Shelter For Homeless Women In St. Louis Continues To Grow: ‘I’ve Come A Long Way’

In March of last year, Deeann Phillips moved from rural Illinois to a camp near the Mississippi River in St. Louis – a harrowing experience that scared and isolated her.

“It was such a culture shock,” said Phillips, who relied on donated food and supplies brought to the camp by volunteers. “You can’t really take care of your health when you’re down there.”

After a few weeks, she made her way to the St. Patrick Center in downtown St. Louis and connected with staff on the Women’s Night Program.

The program dates back to the late 1980s and provides shelter and long-term support for homeless people struggling with mental health problems, substance abuse and domestic violence. Dwindling funds have left the shelter in a precarious position in recent years, but an influx of federal funding enables it to expand its capacity from 20 women at a time to 30 now.

The program was complete during the pandemic, manager Brandy Cheatham said. Last spring, residents moved from a shared living space at the St. Patrick Center to individual rooms in a former St. Louis convent and nursing home known as the Little Sisters of the Poor to self-isolate.

“It didn’t matter if someone left; The next day someone else came in, ”said Cheatham.

To expand operations, the St. Patrick Center received just over $ 435,000 in emergency coronavirus funding from the U.S. Department of Housing and Urban Development in October. The funds cover the cost of running the women’s night program until next February.

An additional $ 229,000 in grants funded the renovation of the second floor of the St. Patrick Center, which can now accommodate up to 30 women – half of them in private dormitory-style rooms.

A recently renovated private room for the Women's Night Program residents at the St. Patrick Center in St. Louis.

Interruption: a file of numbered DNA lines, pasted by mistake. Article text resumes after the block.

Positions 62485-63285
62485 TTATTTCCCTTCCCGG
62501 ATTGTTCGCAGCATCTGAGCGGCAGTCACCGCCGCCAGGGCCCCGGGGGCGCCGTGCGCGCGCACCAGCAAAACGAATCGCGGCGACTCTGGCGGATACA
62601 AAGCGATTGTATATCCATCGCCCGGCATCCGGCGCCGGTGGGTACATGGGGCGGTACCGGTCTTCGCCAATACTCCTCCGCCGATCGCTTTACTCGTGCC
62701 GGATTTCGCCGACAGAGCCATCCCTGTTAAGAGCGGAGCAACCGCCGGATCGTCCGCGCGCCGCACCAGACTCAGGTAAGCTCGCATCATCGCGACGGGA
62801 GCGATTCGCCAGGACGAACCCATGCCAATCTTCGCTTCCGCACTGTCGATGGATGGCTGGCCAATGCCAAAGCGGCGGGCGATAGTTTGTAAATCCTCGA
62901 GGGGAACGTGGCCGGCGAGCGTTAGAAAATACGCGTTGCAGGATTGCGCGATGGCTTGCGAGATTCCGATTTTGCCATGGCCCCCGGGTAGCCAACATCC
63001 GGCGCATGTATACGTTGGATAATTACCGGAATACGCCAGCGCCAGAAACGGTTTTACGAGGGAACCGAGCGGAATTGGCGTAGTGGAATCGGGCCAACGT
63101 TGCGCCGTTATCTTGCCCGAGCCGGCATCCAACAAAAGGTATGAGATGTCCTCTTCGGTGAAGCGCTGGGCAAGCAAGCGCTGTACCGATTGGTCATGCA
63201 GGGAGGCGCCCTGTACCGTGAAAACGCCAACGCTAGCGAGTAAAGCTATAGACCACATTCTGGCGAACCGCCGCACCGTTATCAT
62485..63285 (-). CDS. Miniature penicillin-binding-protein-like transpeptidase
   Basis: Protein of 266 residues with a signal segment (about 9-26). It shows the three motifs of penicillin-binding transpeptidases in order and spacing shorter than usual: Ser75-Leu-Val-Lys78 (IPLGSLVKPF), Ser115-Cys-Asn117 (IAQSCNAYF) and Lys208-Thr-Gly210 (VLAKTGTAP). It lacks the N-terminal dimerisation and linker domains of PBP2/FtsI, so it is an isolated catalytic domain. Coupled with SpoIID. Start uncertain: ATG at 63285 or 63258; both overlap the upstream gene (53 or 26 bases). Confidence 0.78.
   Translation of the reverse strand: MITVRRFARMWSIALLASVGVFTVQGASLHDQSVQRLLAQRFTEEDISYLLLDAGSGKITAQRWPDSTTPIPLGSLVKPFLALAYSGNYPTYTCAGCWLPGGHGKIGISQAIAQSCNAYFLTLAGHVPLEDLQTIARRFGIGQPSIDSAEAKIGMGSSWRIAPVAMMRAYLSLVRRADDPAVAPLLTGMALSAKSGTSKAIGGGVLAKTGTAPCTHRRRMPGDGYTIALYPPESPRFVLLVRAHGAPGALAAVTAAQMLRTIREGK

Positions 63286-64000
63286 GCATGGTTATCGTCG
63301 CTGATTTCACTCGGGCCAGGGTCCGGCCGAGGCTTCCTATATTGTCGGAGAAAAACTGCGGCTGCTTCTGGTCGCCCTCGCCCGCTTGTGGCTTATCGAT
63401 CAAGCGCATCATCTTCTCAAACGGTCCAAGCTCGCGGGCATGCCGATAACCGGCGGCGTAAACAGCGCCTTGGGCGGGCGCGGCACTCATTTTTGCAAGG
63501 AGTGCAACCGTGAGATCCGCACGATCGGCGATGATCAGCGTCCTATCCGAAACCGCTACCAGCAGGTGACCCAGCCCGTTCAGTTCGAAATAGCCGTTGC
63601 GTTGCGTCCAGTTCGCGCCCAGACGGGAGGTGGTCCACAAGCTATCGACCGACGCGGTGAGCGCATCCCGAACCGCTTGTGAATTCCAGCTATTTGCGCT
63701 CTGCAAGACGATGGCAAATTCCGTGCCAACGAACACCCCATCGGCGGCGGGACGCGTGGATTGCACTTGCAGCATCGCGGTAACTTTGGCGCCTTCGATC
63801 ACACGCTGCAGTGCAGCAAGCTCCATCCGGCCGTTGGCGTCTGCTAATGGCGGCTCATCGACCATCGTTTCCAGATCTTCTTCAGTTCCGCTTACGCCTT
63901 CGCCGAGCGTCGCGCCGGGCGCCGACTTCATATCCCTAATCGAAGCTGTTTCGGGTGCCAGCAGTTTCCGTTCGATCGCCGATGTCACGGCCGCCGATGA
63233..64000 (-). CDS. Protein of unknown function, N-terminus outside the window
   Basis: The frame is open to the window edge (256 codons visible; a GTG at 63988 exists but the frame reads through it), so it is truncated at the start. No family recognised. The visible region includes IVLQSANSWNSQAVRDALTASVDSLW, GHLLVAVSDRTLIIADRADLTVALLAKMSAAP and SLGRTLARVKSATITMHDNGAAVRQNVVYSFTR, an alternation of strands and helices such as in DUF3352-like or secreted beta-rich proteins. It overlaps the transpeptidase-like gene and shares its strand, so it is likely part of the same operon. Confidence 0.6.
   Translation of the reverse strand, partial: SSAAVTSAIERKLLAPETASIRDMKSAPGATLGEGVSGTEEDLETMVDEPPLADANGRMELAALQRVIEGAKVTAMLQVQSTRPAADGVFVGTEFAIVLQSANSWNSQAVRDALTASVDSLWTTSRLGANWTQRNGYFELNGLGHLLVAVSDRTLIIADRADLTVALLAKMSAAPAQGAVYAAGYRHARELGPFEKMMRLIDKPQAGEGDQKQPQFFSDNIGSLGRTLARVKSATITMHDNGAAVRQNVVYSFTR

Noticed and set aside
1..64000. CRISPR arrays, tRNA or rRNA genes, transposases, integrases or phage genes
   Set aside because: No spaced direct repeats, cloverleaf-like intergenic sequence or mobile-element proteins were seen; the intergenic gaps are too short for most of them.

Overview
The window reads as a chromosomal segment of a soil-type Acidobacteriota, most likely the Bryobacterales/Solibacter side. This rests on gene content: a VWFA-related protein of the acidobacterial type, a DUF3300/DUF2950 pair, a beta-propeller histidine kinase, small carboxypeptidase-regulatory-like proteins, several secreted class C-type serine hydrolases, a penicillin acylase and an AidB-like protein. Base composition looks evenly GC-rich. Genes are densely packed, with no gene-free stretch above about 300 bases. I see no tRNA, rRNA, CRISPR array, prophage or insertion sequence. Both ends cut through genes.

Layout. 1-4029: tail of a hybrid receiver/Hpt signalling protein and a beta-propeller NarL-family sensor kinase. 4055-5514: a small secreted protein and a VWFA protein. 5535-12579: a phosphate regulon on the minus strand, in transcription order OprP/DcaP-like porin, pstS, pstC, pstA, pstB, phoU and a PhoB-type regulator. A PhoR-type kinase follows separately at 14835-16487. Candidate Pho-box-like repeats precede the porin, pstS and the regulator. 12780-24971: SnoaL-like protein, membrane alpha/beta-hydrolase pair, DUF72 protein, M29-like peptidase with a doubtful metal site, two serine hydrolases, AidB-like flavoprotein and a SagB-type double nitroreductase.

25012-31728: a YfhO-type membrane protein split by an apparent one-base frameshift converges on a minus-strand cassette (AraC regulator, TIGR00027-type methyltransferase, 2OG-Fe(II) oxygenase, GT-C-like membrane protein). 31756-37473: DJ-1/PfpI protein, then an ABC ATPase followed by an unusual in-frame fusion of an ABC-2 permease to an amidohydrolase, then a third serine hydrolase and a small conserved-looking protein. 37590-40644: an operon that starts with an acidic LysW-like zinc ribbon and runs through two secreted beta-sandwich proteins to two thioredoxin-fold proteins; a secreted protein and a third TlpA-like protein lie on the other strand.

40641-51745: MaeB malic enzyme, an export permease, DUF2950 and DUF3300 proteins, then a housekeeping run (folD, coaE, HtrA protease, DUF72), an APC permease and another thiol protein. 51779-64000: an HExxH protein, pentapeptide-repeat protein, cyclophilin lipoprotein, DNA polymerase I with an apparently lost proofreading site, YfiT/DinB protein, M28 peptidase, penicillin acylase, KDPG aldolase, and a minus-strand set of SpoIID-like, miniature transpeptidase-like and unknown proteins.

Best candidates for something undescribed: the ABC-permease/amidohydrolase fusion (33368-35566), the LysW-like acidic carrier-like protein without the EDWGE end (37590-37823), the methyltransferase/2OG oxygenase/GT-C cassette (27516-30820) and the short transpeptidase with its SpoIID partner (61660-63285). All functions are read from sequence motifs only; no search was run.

Shahla Farzan / St. Louis Public Radio

A recently renovated private room for the Women’s Night Program residents at the St. Patrick Center in St. Louis.

Unlike other accommodations in St. Louis, the program specifically focuses on women in high need who are affected by homelessness and who may have difficulty finding support elsewhere. In 2019, 88% of the population suffered from mental illness and half from substance abuse disorders.

Many of the women arrive at the shelter after violent attacks, Cheatham said.

“As a woman on the street you are more vulnerable than a man,” she said. “Many come out of the hospital because they were on the street and someone hit them over the head to take their purse. Without this security they cannot do it. “

At a ribbon cutting ceremony Wednesday, St. Louis Mayoress Tishaura Jones described the program as “an essential asset to the safety and protection of women in the city of St. Louis.”

Supporting vulnerable women affected by homelessness is “a preventive approach to public safety,” added Jones, rather than an arrest and detention strategy.

St. Louis Mayor Tishaura Jones speaks at a ribbon cutting ceremony at St. Patrick Center on May 15, 2021.

Shahla Farzan / St. Louis Public Radio

St. Louis Mayor Tishaura Jones, speaking at a ribbon cutting ceremony at the St. Patrick Center on Wednesday, praised the Women’s Night program as a preventive approach to public safety.

In addition to housing, the Women’s Night program offers case management and counseling, professional training, health care and assistance with finding permanent housing. Some women can move out in a few months while others take more time, Cheatham said.

“I tell them: If I send you out, I want you to have a nest egg; I want you to know how to budget, ”she explained. “That is my goal to make sure you leave prepared when you leave here. I want you to visit us and tell me your success story. But I don’t want to see you here in six months. “

Deeann Phillips is eagerly planning her next move in over a year with the Women’s Night Program. She worked with staff for months to secure copies of her birth certificate and social security card, as well as health care.

Phillips hopes to be able to move into her own apartment within a few months – even if the other residents of the shelter feel like family to her.

“I’ve come a long way since last year and now I can help others who come in here,” she said. “I know how difficult the transition can be and how scary it can be. We care about each other. “

Follow Shahla on Twitter: @shahlafarzan

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